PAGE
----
The pressure transducer 17 is also connected to a fourth difference amplifier 37 which has a second input from a constant limit signal supply. A further input to the difference amplifier 37 is taken from the common contact of a further change-over relay 38 which has a grounded normally closed contact and a normally open contact connected to a twin engine correction signal supply, so that the error signal produced by the difference amplifier 37 is increased when the relay 38 is energised. Such energisation occurs when an input signal is received from the control of the other engine in a twin engine system to indicate that the other engine is operational.

The error signals from the three difference amplifiers 32, 22 and 37 are supplied to the input terminals of a "lowest wins" type gate circuit 39. This gate circuit 39 passes on to its output terminal the error signal which is algebraically lowest. Thus if all three error signals are of positive polarity, the one of lowest magnitude will be passed on. If all three error signals are of negative polarity (which is unlikely) the one of largest magnitude (i.e. the most negative) will be passed on.

The output terminal of the gate circuit 39 is connected via a limit circuit 40 to an integrator 41, the output terminal of which is connected to one input terminal of an output difference amplifier 42, which has another input from the NG transducer 15. The difference amplifier 42 produces a fuel error signal which is of positive polarity when the signal produced by the integrator 41 exceeds the NG gas generator actual speed signal. The output terminal of the difference amplifier 42 is connected to an amplifier 43 with a gain of less than unity and there is a feedback loop via a phase advance compensation circuit 44 to an additional input terminal of the output difference amplifier 42. This feedback loop is included to offset the effects of the lag in the main feedback loop through the engine and transducer 15 to the difference amplifier 42.

The output terminal of the amplifier 43 is also connected to a power amplifier 45 which drives the flow control 13 through the intermediary of normally open contacts of a relay 46 energised by a comparator circuit 51 which compares the signal from the NG transducer 15 with an NG minimum reference signal and energises the relay when the transducer output exceeds the reference signal.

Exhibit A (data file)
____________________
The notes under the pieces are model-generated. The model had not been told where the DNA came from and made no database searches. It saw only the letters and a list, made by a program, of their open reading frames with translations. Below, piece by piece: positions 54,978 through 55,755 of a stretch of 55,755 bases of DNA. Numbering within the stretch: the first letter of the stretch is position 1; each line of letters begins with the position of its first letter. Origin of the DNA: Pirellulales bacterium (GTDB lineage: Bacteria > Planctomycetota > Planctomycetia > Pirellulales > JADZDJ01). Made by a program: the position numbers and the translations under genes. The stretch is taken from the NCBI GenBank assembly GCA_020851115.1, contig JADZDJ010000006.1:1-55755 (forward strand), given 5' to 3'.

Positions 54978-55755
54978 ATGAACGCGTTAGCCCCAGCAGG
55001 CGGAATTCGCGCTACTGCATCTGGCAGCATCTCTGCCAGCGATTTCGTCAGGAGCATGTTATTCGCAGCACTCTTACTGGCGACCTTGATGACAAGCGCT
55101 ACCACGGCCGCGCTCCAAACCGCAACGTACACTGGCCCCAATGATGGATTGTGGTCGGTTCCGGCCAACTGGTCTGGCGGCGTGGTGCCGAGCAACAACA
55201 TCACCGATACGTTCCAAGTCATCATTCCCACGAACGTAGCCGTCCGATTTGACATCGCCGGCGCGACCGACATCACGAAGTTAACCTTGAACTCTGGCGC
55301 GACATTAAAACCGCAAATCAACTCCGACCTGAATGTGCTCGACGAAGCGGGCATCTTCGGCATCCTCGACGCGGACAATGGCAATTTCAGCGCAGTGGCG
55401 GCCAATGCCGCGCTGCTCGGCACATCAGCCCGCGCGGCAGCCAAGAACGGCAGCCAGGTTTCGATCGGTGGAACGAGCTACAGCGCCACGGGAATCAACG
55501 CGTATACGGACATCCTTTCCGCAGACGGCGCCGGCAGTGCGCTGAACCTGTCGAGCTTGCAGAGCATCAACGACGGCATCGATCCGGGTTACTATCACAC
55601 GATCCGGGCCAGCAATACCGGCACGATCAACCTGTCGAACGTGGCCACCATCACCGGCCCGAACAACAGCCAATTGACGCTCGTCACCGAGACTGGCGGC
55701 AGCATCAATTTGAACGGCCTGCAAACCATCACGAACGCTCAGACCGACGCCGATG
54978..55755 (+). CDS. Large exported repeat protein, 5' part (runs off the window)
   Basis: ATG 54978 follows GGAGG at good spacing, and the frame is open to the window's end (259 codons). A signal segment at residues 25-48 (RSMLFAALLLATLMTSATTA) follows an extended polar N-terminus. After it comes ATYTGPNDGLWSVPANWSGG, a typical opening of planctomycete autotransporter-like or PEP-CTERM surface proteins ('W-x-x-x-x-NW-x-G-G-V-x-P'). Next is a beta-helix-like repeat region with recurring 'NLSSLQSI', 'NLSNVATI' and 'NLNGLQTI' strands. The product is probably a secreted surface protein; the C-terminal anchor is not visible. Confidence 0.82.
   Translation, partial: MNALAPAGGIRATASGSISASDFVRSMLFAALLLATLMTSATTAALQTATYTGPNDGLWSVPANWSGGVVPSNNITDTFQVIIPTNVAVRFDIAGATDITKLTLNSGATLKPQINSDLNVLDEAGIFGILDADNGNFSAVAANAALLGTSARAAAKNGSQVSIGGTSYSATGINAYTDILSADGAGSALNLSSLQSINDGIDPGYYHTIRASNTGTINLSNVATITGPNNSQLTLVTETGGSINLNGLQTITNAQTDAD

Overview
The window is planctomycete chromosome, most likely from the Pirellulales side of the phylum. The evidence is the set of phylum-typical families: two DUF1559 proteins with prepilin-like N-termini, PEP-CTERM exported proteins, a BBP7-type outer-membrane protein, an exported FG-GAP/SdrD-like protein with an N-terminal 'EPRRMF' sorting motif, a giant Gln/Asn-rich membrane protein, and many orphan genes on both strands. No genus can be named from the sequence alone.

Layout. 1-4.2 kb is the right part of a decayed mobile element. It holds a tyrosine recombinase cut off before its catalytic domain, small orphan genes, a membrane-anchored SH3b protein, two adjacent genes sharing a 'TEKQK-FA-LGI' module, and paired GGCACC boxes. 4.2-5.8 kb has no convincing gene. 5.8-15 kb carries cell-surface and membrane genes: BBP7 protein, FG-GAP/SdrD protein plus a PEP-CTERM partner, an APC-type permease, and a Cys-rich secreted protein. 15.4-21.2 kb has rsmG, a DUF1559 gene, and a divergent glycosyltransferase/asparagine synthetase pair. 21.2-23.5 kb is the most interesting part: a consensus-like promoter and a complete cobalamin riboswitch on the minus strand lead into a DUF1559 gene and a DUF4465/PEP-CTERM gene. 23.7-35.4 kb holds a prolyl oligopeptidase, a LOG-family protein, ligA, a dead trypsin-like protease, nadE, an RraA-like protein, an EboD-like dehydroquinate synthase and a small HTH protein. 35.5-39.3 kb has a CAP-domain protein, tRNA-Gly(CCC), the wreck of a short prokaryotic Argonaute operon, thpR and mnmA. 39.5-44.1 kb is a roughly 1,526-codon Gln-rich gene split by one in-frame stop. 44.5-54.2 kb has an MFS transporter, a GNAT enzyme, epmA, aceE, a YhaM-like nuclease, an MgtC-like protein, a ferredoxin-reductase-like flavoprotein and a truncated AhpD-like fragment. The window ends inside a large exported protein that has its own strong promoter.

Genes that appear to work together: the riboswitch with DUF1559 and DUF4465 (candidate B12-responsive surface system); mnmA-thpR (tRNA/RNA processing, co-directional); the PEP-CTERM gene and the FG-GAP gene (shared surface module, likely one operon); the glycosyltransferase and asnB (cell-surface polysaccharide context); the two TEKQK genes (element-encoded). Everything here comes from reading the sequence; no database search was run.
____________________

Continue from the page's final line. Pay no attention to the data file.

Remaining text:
The integrator 41 has a reset circuit 47 which is sensitive to the fuel error signal at the output terminal of the amplifier 43. The limit circuit 40 is designed to pass on any input signal received up to a variable positive limit or down to a fixed negative limit. The positive limit is determined by a function generator 48 sensitive to the output of the amplifier 43. A lag circuit 49 is interposed between the output terminal 43 and the input terminal of the function generator 48 and a summing amplifier 50 which adds in an offset signal is interposed between the generator 48 and the limit circuit 40. The function generator 48 may for example, be arranged to reduce the positive limit linearly with increasing fuel error signal.

In steady running conditions, the signals received by the "lowest wins" gate circuit 39 are the gas generator speed error signal, the power turbine speed error signal and the error signal from the difference amplifier 37. In equilibrium one of these error signals (normally one of the speed error signals) will be zero and the others will be of positive polarity. The output of the gate circuit 39 will thus be zero and the integrator output will be constant. The fuel flow to the engine will thus be constant and at a rate sufficient to maintain the appropriate gas generator and power turbine speeds. In a situation where the zero error signal is the power turbine speed error signal, increasing the gas generator speed demand signal by use of the manual control 18 will have no effect, but decreasing the gas generator speed demand signal to a level such that the gas generator speed error signal becomes negative will result in the negative error signal passing from the "lowest wins" gate circuit 39 and progressively reducing the output of the integrator 41 at a rate initially determined by the fixed negative limit applied by the limit circuit and subsequently at a reducing rate until equilibrium is re-established

When acceleration is demanded, i.e. when both speed error signals are greater than zero, the lower of these error signals will be limited in accordance with the output of the function generator 48 until the lower speed error signal is below this limit. Initially therefore the output of the integrator will increase linearly and the gas generator speed will follow this increase, until the speed error signal reduces to zero when the system will again be brought into equilibrium.

The arrangement of the circuit elements 33, 34 and 35 is intended to ensure that the system fails to a safe condition in the event of a total failure of the power turbine speed transducer 16. Normally the output signal from the "highest wins" gate 34 is the NF signal so that the output of the difference amplifier 33 is (1 - k) NF where 0 < k < 1. The value of k is chosen so that this is less than the output of the amplifier 43. In the event of loss of the NF signal the output of the difference amplifier 33 become equal to the output of the amplifier 43. Thus there is an increase in the output of amplifier 33 when such a failure occurs and this creates a negative signal from the difference amplifier so that the engine is decelerated. If the NF signal were simply compared directly with the power turbine speed demand signal then the failure of the NF transducer 16 would result in the signal from the difference amplifier 32 going positive -- thereby causing the engine to accelerate.